This image shows the internal components of a BTE (behind-the-ear) model. In-ear (ITE) and in-the-canal (ITC) hearing aids were introduced in the late 1950s and early 1960s, and even smaller all-in-the-canal (CIC) hearing aids entered the market in the 1980s and 1990s. The ear trumpet was invented in the 17th century and is considered the first device used to help people with hearing impairment. These trumpets came in various shapes and sizes and were made of everything from iron plates to animal horns.
The era of digitalization would allow hearing aids to become smaller and more powerful. Starting in the 1960s, we would see hybrid devices that still depended on analog functions. Just a decade later, the creation of the microprocessor turned hearing aids into mini-computers. From then on, hearing aid technology would evolve rapidly.
The earliest known hearing aids date back to the 17th and 18th centuries. They were horn-shaped and made of shells, glass or wood. These auditory “trumpets” were used by people with hearing problems by attaching them to the ear to amplify sounds. In the 19th century, it became more common for these trumpets to be made of metals such as copper and brass.
Also during this century, efforts to hide these hearing aids began by incorporating them into hats, necklaces, bulky hairstyles, beards or even clothing. Another invention of the 19th century that was not as common as the trumpet was an ear tube. The ear tubes consisted of a tube that was attached to the speaker's mouth and then the other end was placed directly into the person's ear, thus eliminating ambient noise. Starting in the 1920s, hearing aids with vacuum tubes could increase the sound level up to 70 dB.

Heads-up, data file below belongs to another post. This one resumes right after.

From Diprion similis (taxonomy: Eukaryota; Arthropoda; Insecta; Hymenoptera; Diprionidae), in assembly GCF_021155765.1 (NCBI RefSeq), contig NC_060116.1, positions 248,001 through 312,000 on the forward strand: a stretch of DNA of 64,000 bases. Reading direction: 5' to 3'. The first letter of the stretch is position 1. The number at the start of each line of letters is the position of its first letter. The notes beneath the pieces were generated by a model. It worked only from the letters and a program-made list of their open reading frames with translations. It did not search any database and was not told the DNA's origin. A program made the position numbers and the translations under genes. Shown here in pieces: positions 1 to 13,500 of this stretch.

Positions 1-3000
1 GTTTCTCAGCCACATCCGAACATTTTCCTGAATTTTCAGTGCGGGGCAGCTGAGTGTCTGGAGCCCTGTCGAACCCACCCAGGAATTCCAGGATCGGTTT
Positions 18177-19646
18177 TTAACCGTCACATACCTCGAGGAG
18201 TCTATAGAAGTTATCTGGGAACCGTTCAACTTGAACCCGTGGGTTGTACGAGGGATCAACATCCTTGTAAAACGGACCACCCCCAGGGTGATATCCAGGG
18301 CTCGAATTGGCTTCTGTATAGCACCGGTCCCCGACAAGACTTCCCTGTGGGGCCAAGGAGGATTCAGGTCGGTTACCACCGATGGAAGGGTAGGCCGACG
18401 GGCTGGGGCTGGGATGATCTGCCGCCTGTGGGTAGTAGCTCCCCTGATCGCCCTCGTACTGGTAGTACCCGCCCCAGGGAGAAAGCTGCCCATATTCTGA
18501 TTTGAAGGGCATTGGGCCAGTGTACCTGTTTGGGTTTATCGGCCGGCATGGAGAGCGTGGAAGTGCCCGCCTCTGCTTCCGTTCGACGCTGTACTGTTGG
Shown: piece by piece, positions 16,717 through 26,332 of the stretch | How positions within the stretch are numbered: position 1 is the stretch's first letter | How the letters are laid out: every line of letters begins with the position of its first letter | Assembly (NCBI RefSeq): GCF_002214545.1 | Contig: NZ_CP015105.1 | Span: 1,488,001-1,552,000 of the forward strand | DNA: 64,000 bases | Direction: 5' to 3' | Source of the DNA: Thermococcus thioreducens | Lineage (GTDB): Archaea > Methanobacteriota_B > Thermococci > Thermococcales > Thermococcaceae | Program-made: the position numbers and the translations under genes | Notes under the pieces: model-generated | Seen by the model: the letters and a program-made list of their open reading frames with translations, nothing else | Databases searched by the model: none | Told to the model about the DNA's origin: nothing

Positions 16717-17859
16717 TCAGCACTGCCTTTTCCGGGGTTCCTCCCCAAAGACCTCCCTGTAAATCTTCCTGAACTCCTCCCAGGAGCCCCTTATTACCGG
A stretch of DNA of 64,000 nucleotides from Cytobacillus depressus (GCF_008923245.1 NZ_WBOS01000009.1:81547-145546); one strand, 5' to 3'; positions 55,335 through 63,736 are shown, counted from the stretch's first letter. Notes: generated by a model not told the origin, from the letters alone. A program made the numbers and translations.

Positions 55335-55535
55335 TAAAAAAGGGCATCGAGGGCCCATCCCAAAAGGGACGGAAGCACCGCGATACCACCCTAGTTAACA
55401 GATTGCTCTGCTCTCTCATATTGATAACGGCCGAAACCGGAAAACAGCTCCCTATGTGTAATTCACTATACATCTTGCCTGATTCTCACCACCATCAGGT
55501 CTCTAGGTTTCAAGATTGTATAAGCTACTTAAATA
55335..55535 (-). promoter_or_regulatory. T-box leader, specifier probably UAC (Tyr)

Rein also sold hearing aids and talking tubes, devices that helped amplify sounds while remaining portable. This progenitor of all modern hearing aids used a carbon transmitter so that the device could be portable. With the advent of World War II, the development of hearing aids took a backseat due to the scale of that conflict, however, the technological progress made by the various armies that participated in that war was nevertheless an important factor in the continuous development of audio assistive devices. By 1924, the size of the vacuum tube hearing aids had been reduced so that all components could fit into a small wooden box, with a receiver that the user attached to the ear.
Alexander Graham Bell, the creator of the first handy phone, also turned his hands more than capable to invent aids for the deaf. After reaching this conclusion, the first all-transistor hearing aids were offered in 1952, called Microtone Transimatic and Maico Transist-ear. The invention of the carbon microphone, transmitters, the digital signal processing chip or DSP and the development of computer technology helped transform the hearing aid into its current form. The standard modern hearing aid has a microphone, an amplifier for increasing the volume of sound and a receiver for transmitting sound to the ear canal.
According to the New York Times, his hearing loss would have started in the 1930s, when a gun was fired very close to his right ear. Doctors and scientists throughout history have come up with some creative, interesting and useful breakthroughs to help people throughout history with their hearing. Despite the advances, the world was still waiting for small, one-piece hearing aids that could fit completely in the ear and would actually be worn discreetly. Then, in 1912, the Globe Ear-Phone Company introduced the first volume control for a hearing aid, before the difficulties of World War I took their toll and a period characterized by lack of invention began.
There were even crescent-shaped headphones with a receiver hidden under the chin and earphones that reached up to the ears. .